In the mid-1990s, a string of publishers turned down a manuscript by an author called Joanne Rowling about a boy wizard. It was a decision that would cost them millions in lost revenues.
Now it has emerged that other publishers missed out on a more recent payday after rejecting a detective novel that the bestselling Harry Potter author submitted under a pseudonym.
They learned of their error yesterday when JK Rowling was unmasked as Robert Galbraith, supposedly a military man and first-time crime writer of The Cuckoo's Calling.
Kate Mills, fiction editor at Orion Publishing, admitted that she had unwittingly turned down the work, and suggested others had done the same.
"I thought it was well-written but quiet. It didn't stand out for me and new crime novels are hard to launch right now."
Asked if she regretted revealing she had passed on the book, Mills said: "No, it's out there. You've got to love a book to take it on. It wasn't for me."
Celebrated crime writer Val McDermid, who wrote a blurb for the cover of The Cuckoo's Calling, unaware it was a Rowling work, said: "I have some sympathy with publishers who turned the book down. There are all sorts of reasons why people turn you down and it isn't always to do with the quality of the book. Sadly in extraordinary circumstances like this you can look a bit of a numpty."
The novel received positive reviews when it came out in April, yet until the identity of the author was revealed it had sold about 1500 copies in hardback. Yesterday it was topping Amazon UK's bestseller charts, up from 5076th place.
Rowling's spokesman said: "I can confirm the book was treated like any new novel by a first-time writer. We are not going into any more detail than that or commenting further."
Rowling's "partner in crime" was David Shelley, group publisher at Little, Brown, the group that also released The Casual Vacancy, her first novel after the Harry Potter series. According to sources close to the author, none of those working on the book at Little, Brown, beyond Shelley, knew who had written it.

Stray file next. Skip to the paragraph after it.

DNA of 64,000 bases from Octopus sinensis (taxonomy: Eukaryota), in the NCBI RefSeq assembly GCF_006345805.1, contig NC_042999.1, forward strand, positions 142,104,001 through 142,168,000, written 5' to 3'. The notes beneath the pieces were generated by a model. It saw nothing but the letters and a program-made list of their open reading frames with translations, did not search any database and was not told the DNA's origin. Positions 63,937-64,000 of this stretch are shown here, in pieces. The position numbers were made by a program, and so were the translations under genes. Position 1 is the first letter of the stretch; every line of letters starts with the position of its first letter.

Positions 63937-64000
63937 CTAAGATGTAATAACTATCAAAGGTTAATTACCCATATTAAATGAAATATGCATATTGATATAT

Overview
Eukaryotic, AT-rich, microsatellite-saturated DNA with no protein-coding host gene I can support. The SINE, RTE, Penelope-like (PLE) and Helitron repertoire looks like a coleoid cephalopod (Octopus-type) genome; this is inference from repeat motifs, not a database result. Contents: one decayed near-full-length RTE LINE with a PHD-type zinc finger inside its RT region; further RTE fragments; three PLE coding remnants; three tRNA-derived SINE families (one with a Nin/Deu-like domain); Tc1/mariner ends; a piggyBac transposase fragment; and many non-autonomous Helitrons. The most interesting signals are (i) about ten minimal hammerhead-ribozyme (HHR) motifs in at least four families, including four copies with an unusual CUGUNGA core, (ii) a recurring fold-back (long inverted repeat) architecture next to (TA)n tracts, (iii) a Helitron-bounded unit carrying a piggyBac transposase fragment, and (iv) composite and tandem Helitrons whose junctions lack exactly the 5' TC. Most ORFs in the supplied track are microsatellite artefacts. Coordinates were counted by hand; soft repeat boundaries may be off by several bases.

Mills pointed out that the comparatively low sales of the book before Rowling was unmasked showed "how very hard it is and that even an author with the success that J.K. Rowling has had can be in the same position". She added: "I'm sure, however, that won't be the case for the paperback."
The Cuckoo's Calling follows private investigator Cormoran Strike, who is brought in to investigate when a model falls to her death from a Mayfair balcony. It received praise from crime writers including McDermid, Mark Billingham and Alex Gray.
McDermid said that she was "gobsmacked" to find out the truth. "It never crossed my mind at all. Nobody had any suspicion. The fake biog is very plausible."
McDermid had even asked for Robert Galbraith to join her Theakstons Crime New Blood panel, to be told he would be on holiday for the summer.
She said: "It was a really well put together book. There were really good characters at the heart of it, clever plotting, well-constructed and lots of suspense. It seemed to me to be an astonishingly assured debut.
"In some respects she's done with the crime novel what she did with Harry Potter. She's pulled together different elements and influences in a genre and made something her own. It has its own distinctive voice."
The Times called The Cuckoo's Calling a "scintillating debut", adding: "Galbraith delivers sparkling dialogue and a convincing portrayal of the emptiness of wealth and glamour."
Identifying her literary mark
One of those behind the unmasking of Robert Galbraith as J.K. Rowling was Professor Peter Millican, a computer linguistics expert who has developed software to analyse and compare texts.
The Gilbert Ryle fellow in philosophy at Hertford College, Oxford, was brought in to analyse the text to discover whether there were telltale signs of Rowling's penmanship in The Cuckoo's Calling. His Signature stylometric system ran nine texts in just a matter of hours and discovered that the comparison between the crime thriller and two of the author's other texts was "striking". Millican analysed the book against Rowling novels The Casual Vacancy and Harry Potter and the Deathly Hallows.
The analysis included comparison with two works each from three other crime writers.
"Nine texts is not a huge amount but it was the least I needed for the test to be robust."